Now I’m not sure how Andrew and John came to that conclusion so quickly. Perhaps John the Baptist told John and Andrew that Jesus was the chosen one of God. The anointed one – the savior. Now truthfully, they are using a term here they don’t at this point understand. They think the Messiah will be the political ruler who rescues Israel from the Romans. It’s going to take time for them to realize – and it’s not really until after the resurrection, that they understand exactly what John the Baptist meant when he said Behold the Lamb of God who takes away the sins of the world.
In any case – they go to Andrew’s brother Simon and tell him – you’ve got to come with us – we have found someone who is rocking our world. Come on – come with us.
Maybe you have an Andrew or John in your life? Someone who has been telling you – you’ve got to come to church with me. It’s not what you think. You’ve got to learn about this Jesus with me. Now Andrew and John have an advantage here in that Peter didn’t have a preconceived notion of what Jesus was like. He’s like, Jesus? Who dat?
Today we face the hurdle of trying to tell people about Jesus and they think they already know what he’s like. And so we often say we want you to discover the real Jesus – and when you find him we believe you’ll find him irresistible. But sometimes it means having t lay down what we think Jesus was like, and let the bible tell us for itself.
Do you have an Andrew or Simon in your life? If so, then they are good friends. And that’s why you are here even. It’s because you trust them. They aren’t freaks – you like them and respect them even, and so it’s caused you to think, maybe there’s something I’m missing. Great! You’re right!
Now the flip side would be – maybe God’s calling you to be an Andrew or John to someone else? Is there anyone in your life you are close with that you think might be ready or willing to come to church with you if you invited them? Might be ready to hear and learn and investigate Jesus?
It’s interesting to me – when I get a chance to talk to people about Jesus – people say – well, Christians are mean-spirited and judgmental. And I say, I’m a follower of Jesus , am I that way? Please tell me if I am! Oh no – not you – you’re different. How many of you have ever heard something like that? Christians are judgmental! Except you, you’re different. No – not at my church. From the evidence I see I see people caring for the poor, the orphan, paying bills for one another who need some help. Donating time to serve those who need food. Not perfect, but certainly not hateful, unkind, unloving. Your friends deserve a chance to have their conception of church challenged.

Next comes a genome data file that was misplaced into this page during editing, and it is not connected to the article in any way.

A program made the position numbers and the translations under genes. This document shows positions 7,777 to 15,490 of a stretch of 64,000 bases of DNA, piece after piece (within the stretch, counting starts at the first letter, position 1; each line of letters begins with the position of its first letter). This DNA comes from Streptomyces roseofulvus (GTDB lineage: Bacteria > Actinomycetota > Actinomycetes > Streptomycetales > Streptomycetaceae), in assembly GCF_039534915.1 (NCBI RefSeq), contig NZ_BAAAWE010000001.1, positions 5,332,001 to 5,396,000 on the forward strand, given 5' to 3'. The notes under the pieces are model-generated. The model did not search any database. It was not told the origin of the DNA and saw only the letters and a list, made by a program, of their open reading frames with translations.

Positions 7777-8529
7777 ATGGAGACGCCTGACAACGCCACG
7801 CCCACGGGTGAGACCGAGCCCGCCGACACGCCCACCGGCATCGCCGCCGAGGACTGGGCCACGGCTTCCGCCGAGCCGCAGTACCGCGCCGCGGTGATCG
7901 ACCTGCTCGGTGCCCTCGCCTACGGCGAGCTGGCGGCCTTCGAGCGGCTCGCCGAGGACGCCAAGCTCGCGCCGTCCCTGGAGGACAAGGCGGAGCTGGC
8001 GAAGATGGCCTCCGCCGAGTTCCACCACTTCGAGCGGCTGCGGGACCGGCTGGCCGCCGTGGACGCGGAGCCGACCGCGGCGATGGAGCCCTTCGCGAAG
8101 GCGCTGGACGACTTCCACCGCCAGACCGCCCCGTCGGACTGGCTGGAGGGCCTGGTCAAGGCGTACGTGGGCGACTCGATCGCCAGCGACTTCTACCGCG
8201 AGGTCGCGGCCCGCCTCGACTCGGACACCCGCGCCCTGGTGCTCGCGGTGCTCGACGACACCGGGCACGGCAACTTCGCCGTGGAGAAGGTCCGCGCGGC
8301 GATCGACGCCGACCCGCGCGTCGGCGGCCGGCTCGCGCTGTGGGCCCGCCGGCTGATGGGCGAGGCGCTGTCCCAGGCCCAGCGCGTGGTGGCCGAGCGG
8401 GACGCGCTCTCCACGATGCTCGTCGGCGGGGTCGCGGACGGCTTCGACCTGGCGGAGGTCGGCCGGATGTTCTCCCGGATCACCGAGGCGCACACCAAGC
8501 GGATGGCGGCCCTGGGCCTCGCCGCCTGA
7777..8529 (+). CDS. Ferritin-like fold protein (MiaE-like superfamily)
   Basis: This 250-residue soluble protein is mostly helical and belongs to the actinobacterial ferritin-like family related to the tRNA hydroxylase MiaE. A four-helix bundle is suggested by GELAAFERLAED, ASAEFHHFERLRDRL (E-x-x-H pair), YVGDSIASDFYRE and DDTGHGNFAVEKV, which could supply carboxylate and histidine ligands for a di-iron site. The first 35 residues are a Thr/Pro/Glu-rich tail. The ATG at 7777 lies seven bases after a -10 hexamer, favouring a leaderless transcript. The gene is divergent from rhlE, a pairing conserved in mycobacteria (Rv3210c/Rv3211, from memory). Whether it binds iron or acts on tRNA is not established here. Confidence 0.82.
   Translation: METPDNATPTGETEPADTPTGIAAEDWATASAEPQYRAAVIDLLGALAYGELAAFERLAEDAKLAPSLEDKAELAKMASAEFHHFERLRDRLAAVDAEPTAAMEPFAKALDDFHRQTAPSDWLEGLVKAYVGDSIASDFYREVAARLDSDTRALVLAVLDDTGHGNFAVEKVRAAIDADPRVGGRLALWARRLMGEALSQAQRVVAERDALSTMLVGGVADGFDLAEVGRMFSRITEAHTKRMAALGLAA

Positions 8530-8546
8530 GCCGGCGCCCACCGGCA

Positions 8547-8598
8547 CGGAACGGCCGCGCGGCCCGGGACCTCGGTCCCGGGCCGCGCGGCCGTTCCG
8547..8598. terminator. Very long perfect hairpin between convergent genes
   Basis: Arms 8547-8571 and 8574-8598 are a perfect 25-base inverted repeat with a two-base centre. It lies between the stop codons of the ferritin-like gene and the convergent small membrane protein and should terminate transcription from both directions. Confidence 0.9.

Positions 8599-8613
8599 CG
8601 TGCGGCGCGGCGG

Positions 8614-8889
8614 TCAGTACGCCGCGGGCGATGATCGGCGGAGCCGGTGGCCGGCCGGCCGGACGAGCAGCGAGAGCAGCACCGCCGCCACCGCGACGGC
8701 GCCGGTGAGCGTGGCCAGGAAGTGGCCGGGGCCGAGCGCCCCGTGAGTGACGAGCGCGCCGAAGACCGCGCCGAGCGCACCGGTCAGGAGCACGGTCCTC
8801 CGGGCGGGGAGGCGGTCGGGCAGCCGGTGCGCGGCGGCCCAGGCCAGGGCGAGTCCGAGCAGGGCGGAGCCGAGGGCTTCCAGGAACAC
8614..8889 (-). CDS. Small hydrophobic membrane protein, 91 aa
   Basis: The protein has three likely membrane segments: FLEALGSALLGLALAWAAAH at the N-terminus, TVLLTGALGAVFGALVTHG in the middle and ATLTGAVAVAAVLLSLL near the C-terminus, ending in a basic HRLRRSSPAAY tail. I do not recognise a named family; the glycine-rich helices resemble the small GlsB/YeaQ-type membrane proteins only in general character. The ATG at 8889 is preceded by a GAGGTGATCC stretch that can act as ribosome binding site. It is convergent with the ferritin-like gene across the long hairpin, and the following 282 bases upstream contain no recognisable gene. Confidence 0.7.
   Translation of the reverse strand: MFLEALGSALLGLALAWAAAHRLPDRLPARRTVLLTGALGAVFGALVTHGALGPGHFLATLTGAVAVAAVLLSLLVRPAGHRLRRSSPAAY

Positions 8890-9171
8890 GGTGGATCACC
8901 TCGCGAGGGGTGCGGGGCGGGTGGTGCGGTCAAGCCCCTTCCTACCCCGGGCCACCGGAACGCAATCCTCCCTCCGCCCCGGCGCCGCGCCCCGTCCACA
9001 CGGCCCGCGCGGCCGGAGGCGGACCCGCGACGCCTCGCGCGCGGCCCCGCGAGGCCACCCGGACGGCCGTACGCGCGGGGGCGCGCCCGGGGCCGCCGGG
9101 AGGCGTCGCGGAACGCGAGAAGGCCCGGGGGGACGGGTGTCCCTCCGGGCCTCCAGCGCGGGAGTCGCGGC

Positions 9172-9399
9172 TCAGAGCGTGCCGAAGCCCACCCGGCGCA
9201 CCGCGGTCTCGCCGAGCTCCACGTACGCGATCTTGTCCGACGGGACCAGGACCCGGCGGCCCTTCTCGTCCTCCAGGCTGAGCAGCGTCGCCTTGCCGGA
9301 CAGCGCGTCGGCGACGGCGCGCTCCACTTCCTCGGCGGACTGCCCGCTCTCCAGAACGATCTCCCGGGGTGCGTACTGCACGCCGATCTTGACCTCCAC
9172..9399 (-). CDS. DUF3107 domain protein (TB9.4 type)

And I’d like you to consider that perhaps God has placed you in the life of a person who God said – they need to see what a real follower of Jesus looks like. Maybe God is calling you to be a John or Andrew and say, “Want to come to church with me?” It’s only an hour. You get a free donut and coffee. No harm no foul if it’s not your thing. But you never know. It just might be that God has put you in the proximately of a Simon – who was ready to hear the invitation. Check it out.
42 Then Andrew brought Simon to meet Jesus. Looking intently at Simon, Jesus said, “Your name is Simon, son of John—but you will be called Cephas” (which means “Peter”).
Now what’s going on here? Jesus changes Simon’s name to Peter. Well, Peter means rock. Jesus declares to Peter – I’m going to turn you into someone special. Forget what you used to be known for – I’m going to make you a rock of the faith. Now if one reads the gospels, we get a chance to see Peter’s journey to becoming a rock of the faith. And throughout the story of Jesus and his twelve disciples, we see Peter at both his highs – like when he walked on water with Jesus once. And his low’s – like when he denied knowing Jesus within earshot of Jesus as he is being beaten by soldiers.